Forbes India 15th Anniversary Special

Term, health insurance gets new life in smaller towns, villages: Iassure

Abhishek Tiwari, founder of Jaipur-based insurtech startup Iassure, says Covid-19 has caused significant awareness for products other than life and motor insurance

Rajiv Singh
Published: Jun 24, 2020 02:03:24 PM IST

Term, health insurance gets new life in smaller towns, villages: IassureMen on a tractor in a farm in Baswa, Rajasthan, India.
Image: Eric Lafforgue/Art in All of Us/Corbis via Getty Images​

For decades, insurance in India has been synonymous with only one form: life insurance. This holds particularly true for smaller towns and villages, where life insurance was either peddled as savings-cum-investment product or as a tax-saving instrument for the working class. Covid-19, however, has brought about a shift in demand and supply.

Fear and the uncertainty of life, as well as prohibitively expensive Covid-19 medical expenses, have made people opt more for term and medical insurance over life, says Abhishek Tiwari, founder of Iassure, a Jaipur-based insurtech startup.

Business post-Covid-19 has thrown up interesting numbers for Tiwari: While there was a dip of almost 70 percent in the general insurance business, which was largely driven by motor insurance, there was a spike of 78 percent in health and term insurance in April and May. 

Launched in 2017, Iassure caters to consumers in semi-urban and rural areas across nine states, including Rajasthan, Madhya Pradesh, Chhattisgarh, Punjab, Haryana and Maharashtra. The bootstrapped venture claims to have issued 3.6 lakhs policies, collected premium worth Rs 438 crore, and posted a revenue of Rs 26 crore. Edited excerpts from an interview with Tiwari:
Q. How has business performed and transformed post Covid?
There has been one fundamental change: Extreme reluctance has given way to acceptance. Before Covid-19, there were hardly any takers for health and term insurance in smaller towns and villages. Insurance for most people either meant life insurance or was confined to other forms such as motor or stock insurance in case of loan from banks.

Health and term both were alien subjects. Look at the numbers after lockdown: A dip of almost 70 percent in our general insurance business—which was largely driven by motor insurance—there has been a spike of 78 percent in health and life term business in April and May.

There was another interesting trend before Covid-19: People use to repeatedly postpone the medical insurance buying decision. Now, there is a sense of urgency. They have seen what happens if one doesn’t have adequate medical cover. They have also seen the futility of having a life insurance cover for life, only for the sake of being covered. Term insurance—or life insurance offering financial coverage for a specific time period—has become popular.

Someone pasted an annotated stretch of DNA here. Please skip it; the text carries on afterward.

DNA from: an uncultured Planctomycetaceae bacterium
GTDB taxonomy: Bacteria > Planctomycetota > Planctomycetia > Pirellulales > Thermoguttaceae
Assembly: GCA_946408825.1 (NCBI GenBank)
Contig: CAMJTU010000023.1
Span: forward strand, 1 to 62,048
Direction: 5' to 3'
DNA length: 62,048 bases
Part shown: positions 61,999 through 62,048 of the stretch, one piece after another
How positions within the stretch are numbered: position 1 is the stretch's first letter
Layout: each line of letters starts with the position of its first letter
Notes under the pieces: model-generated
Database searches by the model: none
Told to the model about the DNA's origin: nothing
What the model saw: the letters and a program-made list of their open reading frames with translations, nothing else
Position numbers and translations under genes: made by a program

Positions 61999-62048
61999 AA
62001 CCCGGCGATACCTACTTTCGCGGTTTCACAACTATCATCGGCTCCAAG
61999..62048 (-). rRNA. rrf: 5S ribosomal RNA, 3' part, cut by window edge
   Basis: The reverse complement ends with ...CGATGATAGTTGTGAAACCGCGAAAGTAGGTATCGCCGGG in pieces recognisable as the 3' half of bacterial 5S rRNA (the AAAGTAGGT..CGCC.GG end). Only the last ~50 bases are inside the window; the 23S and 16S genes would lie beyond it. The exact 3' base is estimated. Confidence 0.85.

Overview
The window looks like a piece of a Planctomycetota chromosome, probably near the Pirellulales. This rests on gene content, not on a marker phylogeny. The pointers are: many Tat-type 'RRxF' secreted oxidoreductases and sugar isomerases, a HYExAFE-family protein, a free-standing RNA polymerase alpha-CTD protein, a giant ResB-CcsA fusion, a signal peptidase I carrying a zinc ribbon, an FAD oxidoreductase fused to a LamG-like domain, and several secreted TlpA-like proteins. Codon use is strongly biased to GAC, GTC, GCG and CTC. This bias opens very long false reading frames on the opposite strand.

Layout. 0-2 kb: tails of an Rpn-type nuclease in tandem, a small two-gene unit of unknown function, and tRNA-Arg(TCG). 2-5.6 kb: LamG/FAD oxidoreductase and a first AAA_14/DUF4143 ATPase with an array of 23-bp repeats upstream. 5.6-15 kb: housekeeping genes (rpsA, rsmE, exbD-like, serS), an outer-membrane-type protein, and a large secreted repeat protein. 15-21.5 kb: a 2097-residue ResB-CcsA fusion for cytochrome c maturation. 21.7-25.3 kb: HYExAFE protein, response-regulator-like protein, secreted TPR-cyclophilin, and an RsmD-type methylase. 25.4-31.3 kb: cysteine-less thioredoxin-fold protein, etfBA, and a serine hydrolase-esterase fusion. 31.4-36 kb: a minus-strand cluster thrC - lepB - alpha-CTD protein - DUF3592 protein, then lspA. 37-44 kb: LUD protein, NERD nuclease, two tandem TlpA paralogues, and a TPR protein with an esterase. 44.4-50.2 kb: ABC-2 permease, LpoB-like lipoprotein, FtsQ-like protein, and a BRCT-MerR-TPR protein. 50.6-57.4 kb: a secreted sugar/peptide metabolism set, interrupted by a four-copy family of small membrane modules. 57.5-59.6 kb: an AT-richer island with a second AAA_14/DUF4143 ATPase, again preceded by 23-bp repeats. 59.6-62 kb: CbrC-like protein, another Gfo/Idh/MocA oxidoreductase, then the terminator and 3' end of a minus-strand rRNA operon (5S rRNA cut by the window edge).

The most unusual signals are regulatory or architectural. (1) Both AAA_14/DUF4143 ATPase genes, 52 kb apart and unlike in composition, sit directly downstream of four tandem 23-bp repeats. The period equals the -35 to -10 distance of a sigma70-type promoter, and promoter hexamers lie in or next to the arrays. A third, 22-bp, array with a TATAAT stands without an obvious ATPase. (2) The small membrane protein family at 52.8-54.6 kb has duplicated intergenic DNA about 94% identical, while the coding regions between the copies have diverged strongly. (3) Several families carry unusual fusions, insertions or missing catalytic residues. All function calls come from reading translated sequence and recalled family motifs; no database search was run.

Q. Will Covid-19 also cause an uptick in online adoption or buying of insurance in tier III and beyond?
We need to understand that the population in semi-urban and rural areas of India do not part with their hard-earned money on a faceless platform, and less so for buying insurance. They need handholding, they need a familiar face to take them through the process and make them feel comfortable. Trust is the biggest issue. That’s why a hybrid model works the best. Covid-19 won’t change the medium of transaction—for buying insurance—overnight. But a shift has started, and it will gather pace. 

Q. Apart from trust, what were the initial challenges when you started selling insurance in smaller towns?
Absence of financial literacy, lack of awareness, and myths about pricing. Lengthy claim processes also led to a lack of trust. The mindset that ‘nothing can happen suddenly’ also resulted in people staying away from health insurance. In fact, motor insurance was looked upon as a better bet than health insurance. Trucks, tractors, shops, cattle and crops were given prominence over human life cover. There was another issue of high premiums. People were not made aware of small ticket-sized products, as low as Rs 70 for a monthly premium.

Q. So, affordability is one of the main issues for under-penetration of insurance?
Let’s look at the numbers first. When an average household income is under Rs 10,000, how do you expect people to buy medical insurance that costs Rs 8,000 per year? If the same product is available on monthly payments, there would definitely be more takers.

Q. Can Covid-19 be the ‘demonetisation moment’ for health and term insurance? 
Well, it looks like it. But one has to fix distribution, product, promotion and technology first.

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